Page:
Idaho residents who have a Medicare Supplement plan can use the state’s birthday rule to switch to another Medigap plan of equal or lesser value. The rule allows individuals to make this change within 63 days of their birthday.
Birthday Rule in Illinois
Illinois residents between the ages of 65 and 75 can use the state’s birthday rule to switch to another Medigap plan with their current provider, as long as the new plan has equal or lesser benefits. The rule provides a 45-day window starting from the individual’s birthday to make this change.
Birthday Rule in Nevada
Nevada residents who are enrolled in a Medicare Supplement plan can utilize the state’s birthday rule to switch to another Medigap plan from any carrier within 60 days of the first day of their birth month. However, the new plan must have equal or lesser benefits than their current plan.
Birthday Rule in Louisiana
If you’re a Louisiana resident and currently enrolled in a Medicare Supplement plan, you have a window of 63 days from the date of your birthday to choose a different Medigap plan with equal or lesser benefits. However, this option is only applicable to plans offered by your current insurance carrier. This means that you can’t switch to a Medigap plan offered by a different insurance company under the birthday rule in Louisiana. It’s important to note that the birthday rule allows you to make the switch without undergoing medical underwriting, giving you a chance to explore your options without any additional hassle.
Does Missouri Have a Birthday Rule?
No, the state of Missouri does not have a Birthday Rule. Though, many beneficiaries think it does because it also has a guaranteed issue rule that allows Medicare beneficiaries with Medicare supplement insurance to switch between Medigap policies once a year.
However, Missouri has what is called an “Anniversary rule”. It is different from a Birthday Rule because it applies to a time period of the year when you purchased your policy, not around your birthday.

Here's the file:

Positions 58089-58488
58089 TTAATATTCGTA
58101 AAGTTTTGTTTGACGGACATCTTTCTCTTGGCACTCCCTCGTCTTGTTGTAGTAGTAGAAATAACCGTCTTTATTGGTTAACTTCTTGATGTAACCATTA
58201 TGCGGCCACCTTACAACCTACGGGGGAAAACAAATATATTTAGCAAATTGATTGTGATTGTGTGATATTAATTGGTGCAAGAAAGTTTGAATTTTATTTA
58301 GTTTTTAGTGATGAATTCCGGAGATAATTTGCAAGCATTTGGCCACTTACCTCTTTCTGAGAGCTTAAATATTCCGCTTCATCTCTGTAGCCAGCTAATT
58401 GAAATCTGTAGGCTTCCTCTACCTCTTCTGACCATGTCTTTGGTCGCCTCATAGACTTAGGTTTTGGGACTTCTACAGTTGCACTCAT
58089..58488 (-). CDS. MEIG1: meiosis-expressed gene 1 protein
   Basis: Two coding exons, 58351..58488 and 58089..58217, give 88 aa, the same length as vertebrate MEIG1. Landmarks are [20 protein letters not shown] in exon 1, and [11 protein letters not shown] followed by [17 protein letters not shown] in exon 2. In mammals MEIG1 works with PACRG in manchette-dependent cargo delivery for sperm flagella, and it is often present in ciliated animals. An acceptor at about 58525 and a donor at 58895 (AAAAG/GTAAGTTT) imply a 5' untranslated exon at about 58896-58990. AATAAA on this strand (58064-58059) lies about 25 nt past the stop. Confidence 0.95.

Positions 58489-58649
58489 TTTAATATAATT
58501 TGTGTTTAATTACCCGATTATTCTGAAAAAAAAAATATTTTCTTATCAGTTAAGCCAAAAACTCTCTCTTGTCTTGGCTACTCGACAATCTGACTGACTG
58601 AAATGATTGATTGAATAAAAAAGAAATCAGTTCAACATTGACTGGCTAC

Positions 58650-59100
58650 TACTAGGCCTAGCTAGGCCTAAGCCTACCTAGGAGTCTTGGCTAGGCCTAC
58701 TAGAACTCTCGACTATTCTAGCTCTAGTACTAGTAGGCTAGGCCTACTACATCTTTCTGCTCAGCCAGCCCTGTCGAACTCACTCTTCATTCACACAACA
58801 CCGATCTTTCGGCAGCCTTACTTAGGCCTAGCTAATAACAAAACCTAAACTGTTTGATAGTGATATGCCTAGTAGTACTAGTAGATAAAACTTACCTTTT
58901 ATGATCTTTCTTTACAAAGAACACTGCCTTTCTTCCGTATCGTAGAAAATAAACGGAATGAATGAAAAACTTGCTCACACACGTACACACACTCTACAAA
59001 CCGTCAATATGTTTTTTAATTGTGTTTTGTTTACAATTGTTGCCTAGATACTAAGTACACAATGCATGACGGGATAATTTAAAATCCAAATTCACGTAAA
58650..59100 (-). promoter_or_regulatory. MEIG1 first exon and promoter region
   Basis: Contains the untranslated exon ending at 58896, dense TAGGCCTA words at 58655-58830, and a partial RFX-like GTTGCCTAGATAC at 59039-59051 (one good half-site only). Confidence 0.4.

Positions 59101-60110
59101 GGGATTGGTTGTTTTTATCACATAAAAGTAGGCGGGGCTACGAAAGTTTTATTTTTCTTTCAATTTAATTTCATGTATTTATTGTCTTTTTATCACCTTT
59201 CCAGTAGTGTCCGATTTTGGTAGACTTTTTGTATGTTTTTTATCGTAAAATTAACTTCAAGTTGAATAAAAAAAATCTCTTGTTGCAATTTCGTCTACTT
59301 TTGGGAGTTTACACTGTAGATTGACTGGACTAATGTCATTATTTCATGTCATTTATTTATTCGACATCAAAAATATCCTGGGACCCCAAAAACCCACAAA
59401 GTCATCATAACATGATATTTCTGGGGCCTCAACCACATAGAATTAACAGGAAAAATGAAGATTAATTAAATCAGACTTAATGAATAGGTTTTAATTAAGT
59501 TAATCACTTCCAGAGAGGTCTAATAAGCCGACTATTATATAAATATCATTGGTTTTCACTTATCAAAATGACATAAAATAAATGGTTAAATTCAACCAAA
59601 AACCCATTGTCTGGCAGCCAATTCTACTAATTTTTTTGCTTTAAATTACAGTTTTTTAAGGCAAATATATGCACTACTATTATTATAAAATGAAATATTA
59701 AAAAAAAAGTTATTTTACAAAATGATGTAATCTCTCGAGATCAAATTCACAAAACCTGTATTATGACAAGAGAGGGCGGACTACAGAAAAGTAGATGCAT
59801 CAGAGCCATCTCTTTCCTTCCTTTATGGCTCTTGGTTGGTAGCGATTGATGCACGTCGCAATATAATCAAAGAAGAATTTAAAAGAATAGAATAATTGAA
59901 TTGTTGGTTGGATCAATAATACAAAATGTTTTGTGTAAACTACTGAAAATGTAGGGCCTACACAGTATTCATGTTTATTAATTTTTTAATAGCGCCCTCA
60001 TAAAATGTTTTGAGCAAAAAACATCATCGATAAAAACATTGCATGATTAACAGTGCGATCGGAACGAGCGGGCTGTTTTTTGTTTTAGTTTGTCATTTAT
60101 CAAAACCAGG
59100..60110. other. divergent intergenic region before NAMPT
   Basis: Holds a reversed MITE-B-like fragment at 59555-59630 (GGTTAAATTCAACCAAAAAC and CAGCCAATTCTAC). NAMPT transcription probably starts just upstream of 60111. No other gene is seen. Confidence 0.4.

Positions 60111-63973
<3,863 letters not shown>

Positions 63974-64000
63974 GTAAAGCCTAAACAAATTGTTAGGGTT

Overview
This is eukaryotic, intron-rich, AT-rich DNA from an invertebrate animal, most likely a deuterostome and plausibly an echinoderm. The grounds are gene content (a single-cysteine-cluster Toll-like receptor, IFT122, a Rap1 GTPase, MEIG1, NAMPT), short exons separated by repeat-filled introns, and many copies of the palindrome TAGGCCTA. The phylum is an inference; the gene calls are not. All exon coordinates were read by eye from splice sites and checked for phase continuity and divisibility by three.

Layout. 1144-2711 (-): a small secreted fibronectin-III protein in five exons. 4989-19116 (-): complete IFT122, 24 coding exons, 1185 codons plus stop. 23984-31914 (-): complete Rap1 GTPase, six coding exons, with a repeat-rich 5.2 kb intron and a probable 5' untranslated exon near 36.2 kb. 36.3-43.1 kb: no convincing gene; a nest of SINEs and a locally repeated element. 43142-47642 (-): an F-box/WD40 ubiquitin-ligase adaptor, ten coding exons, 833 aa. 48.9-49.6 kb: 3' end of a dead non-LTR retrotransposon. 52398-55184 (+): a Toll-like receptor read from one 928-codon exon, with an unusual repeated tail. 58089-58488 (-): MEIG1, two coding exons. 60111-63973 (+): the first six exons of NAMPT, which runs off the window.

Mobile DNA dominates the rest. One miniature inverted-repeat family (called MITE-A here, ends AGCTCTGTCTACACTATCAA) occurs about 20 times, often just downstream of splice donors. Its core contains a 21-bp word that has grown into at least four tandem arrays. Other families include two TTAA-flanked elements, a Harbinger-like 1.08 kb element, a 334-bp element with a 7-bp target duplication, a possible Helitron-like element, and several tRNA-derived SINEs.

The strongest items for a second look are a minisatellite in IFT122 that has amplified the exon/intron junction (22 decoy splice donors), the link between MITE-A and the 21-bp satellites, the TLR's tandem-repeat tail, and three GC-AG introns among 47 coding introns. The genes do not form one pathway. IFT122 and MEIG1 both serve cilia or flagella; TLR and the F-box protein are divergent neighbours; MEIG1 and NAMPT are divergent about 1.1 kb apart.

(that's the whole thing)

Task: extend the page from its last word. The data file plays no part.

Another difference is that you need to switch to another carrier 30 days before or after your policy’s annual anniversary date. Secondly, you must switch to a plan from another company with equal benefits. As long as you meet these requirements, you can enroll in a new plan without any medical underwriting.
The availability and details of the birthday rule for switching Medigap plans without medical underwriting varies by state. Currently, six states – California, Oregon, Idaho, Illinois, Nevada, and Louisiana – have implemented the rule. Each state has its own regulations regarding the use of the birthday rule, such as the window of time available to make the switch and the requirement for equal or lesser benefits. Missouri does not have a birthday rule, but it has an anniversary rule that allows beneficiaries to switch to a new plan with equal benefits from another company 30 days before or after their policy’s annual anniversary date. Overall, it’s important to be aware of the rules in your state and take advantage of any opportunities to switch to a lower premium plan with the same coverage.